tol and palace in Williams- |

burg to be sold, in the event that taxes prove unproductive 285. Justices of James city authorised to hold their courts any where in the county during the prevalence of the small-pox in Williamsburg 458. JEFFERSON COUNTY. Formed from Kentucky 315.Boundaries 315. Court days 315. . JEFFERSON, THOMAS Resolution, approbatory of the

conduct of Thomas Jefferson, esq. while governor of Virginia 568. Communication from governor Jefferson to the general assembly of Virginia 570. JUDGES. Of what judges court of appeals constituted 90. Precedence of judges 90. Oath of judges 90. Judges of admiralty, their number, appointment, oath, and penalty for acting without oath 98,99. Present judges confirmed in office 101. Salary of judges 118, 219,493. Judges of superior courts authorised to make allowance to their officers 118. Of general court to have direction of public jail, & make allowances to keeper 156.Salaries of judges of high court of chancery, general court, and admiralty rated in tobacco 277. A jury to estimate the value of the tobacco in money 277. Judges may adjourn their courts if they think they cannot sit with safety 408. Salary of judges, payable in specie 493. JUDGMENTS. Judgments destroyed, by the enemy, in office of county courts, attested copies to be again recorded 453. How far evidence 453. . JURISDICTION. Of court of appeals 90. Of court of admiralty 98. Of a single magistrate encreased 352. JURY. Trial by, in court of admiralty, when to be 101. Courts and

juries, ea officio, to take no-
tice of act of limitations on
store accounts 134.


Jurisdiction of, encreased in a
ratio with the depreciation of
paper money 352. Justices to

be appointed to take lists of |

taxable property 504. And
return them to the clerk 504.
Penalty for neglect of duty
Commissioners appointed for
• marking and opening a road
over the Cumberland moun-
tains to Kentucky 143. Guard
for protection against In-
dians, how procured 144.—
Certain escheated lands, in
Kentucky county, vested in
trustees for a public school
288. Kentucky county divi-
ded, and Jefferson, Fayette,
and Lincoln formed, and
Kentucky county became ex-
tinct 315. Surveyor of Ken-
tucky, where to reside, and
his duty as to entries for land
317. County courts in the
Kentucky country authorised
to direct surveys to poor per-
sons, actual settlers, not ex-
ceeding 400 acres to a family
431. County courts in dis-
trict of Kentucky authorised
to hear and determine land
claims left unfinished by the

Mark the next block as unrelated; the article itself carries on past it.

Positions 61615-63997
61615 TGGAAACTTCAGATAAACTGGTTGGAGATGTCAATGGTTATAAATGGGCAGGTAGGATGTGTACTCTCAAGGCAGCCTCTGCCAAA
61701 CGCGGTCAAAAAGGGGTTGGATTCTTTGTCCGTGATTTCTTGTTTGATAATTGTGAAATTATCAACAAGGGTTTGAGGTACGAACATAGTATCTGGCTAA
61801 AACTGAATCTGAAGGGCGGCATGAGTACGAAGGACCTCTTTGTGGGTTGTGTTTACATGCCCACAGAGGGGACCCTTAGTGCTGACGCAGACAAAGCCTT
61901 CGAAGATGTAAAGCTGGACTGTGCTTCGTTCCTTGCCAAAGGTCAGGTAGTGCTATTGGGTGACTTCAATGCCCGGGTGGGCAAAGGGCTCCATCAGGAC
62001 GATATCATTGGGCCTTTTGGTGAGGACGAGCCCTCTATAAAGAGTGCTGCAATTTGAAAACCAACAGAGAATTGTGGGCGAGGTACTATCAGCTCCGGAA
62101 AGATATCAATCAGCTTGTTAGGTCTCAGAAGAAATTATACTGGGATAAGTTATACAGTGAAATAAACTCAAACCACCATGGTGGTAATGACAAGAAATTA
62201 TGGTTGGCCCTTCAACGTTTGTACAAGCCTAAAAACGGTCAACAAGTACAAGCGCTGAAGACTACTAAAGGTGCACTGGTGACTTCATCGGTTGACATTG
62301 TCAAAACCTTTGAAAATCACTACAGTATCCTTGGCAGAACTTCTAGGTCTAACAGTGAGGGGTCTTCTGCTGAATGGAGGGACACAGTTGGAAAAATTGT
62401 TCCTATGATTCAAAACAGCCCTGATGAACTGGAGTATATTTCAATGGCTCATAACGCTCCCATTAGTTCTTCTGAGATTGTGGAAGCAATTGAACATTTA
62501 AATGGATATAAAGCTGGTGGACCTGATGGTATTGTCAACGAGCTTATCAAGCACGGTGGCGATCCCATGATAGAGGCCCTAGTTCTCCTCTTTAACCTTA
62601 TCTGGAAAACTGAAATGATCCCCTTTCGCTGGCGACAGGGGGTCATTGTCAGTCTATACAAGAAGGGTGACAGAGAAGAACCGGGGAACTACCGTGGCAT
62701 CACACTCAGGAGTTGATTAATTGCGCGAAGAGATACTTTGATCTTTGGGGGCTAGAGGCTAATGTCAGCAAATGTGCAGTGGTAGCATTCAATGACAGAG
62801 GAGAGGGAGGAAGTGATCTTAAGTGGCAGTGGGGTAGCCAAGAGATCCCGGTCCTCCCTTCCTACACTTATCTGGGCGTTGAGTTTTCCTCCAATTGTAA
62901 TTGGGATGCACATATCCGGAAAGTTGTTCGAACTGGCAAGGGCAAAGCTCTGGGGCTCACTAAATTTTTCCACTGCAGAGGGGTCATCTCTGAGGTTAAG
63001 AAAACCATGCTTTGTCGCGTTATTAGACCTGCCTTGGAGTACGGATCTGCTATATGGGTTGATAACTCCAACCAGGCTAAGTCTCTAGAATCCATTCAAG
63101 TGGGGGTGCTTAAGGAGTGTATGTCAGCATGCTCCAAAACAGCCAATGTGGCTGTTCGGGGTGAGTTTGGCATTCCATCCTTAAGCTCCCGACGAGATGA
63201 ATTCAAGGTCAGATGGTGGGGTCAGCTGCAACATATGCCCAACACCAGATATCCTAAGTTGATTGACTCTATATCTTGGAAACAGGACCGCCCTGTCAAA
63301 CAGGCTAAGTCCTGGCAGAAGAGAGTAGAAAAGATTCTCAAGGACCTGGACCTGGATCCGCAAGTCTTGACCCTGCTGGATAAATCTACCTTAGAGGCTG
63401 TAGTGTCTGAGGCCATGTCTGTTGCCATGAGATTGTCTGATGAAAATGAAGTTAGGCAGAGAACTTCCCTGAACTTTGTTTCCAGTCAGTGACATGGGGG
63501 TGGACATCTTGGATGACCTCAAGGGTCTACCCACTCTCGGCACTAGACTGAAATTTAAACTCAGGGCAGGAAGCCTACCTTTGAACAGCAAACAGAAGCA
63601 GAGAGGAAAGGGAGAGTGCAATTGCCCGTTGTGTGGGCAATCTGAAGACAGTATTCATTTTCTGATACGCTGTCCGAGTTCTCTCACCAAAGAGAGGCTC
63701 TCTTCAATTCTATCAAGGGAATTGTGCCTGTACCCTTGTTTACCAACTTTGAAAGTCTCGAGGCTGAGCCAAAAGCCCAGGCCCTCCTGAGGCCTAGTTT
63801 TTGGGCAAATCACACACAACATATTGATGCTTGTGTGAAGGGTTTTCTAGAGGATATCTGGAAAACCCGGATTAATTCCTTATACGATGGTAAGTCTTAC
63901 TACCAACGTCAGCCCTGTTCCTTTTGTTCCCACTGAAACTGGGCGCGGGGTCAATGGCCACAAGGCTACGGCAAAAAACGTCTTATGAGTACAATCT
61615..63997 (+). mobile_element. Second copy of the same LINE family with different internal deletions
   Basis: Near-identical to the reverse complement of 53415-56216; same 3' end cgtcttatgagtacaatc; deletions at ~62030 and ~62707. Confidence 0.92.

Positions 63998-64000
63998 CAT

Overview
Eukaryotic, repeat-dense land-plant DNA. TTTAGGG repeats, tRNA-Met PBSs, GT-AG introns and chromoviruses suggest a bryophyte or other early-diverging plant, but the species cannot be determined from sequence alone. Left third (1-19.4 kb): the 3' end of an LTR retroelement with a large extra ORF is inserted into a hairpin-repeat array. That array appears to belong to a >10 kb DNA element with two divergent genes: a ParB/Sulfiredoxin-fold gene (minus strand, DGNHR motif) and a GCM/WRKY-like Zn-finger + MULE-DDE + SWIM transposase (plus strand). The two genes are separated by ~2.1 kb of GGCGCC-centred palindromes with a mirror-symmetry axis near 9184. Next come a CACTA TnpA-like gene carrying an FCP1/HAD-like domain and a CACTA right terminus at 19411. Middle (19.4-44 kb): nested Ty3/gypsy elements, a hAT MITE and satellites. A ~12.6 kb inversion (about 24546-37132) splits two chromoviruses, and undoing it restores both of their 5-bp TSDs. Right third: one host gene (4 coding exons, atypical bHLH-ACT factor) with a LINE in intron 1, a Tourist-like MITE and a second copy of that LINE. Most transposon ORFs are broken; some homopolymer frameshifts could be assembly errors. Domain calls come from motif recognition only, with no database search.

commissioners 436. Register
to issue grants thereon 437.
Register of the land office to
appoint a deputy to reside in
the Kentucky country 445.
His duties 445.


Punishment of those asserting
that the United States ought
to be dependent on the crown
or parliament of Great Bri-
tain 268. Or acknowledging
their sovereignty, or himself
a subject 269. Or who shall
wish health or success to the
king 269. Jurisdiction of os-
fence 269. Charge to grand
jury 270. When security may
be required 270. Sentence to
be published 270. Limitation
of prosecution 270. Power of
justices 270.
Kitt, a slave, the property of
Hinchia Mabry, emancipated
for his meritorious services in
discovering connterfeiters of
money 115.
Laboratory and magazines to
be provided 302. Lands, how
acquired 302.
Promised to soldiers, sailors, &
marines 24. To volunteers
under colonel George Ro-
gers Clarke 26. To soldiers
for protection of llinois 27.
To those who enlist during
the war 27. To troops for
protection of western & east-
ern frontier 34. On what evi-
dence land bounties obtained
51. Officers and soldiers, in
service, allowed further time
to prove their claims for set-
tlement rights, and improve-
ments on lands 132. Land
bounty to chaplaims, surgeons
and surgeons’ mates 141.--

Proportion of land bounty to
officers and soldiers 160,-
Rights of those slain, or dy-
ing in service devolve on their
heirs or legal representatives
161. Bounty to sailors & ma-
rines for defence of eastern
frontier 298. Land bounty
300 acres, to soldiers who
have enlisted, or shall enlist,
and serve to the end of the
war 331. Land bounty to
general officers 375. Legal
representatives entitled to
bounty 375. Land given to
Baron Steuben 375. Further
tract of territory allotted to

proclamation, declared void
38. Except actual surveys, &
except the Dismal Swamp
38. Settlement rights upon
the western waters 38. Pro-
vision for families settled in
villages or townships 39.—
Settlemeut and pre-emption
rights desined 40. Grants for,
how obtained 40. Locations
by officers and soldiers on
lands of settlers void 41.-
What locations, entitled to
preference 41. Warrants re-
entered 41. Composition mo-
ney, in what cases to be paid
41. Agreements between

companies claiming under or---
ders of council, and purcha-,
ses regulated 42. Commis. .
sioners for adjusting and de-ri-

officers and soldiers, in lieu
of that fallen into North Ca-
rolina 465. When and how
their lands may be surveyed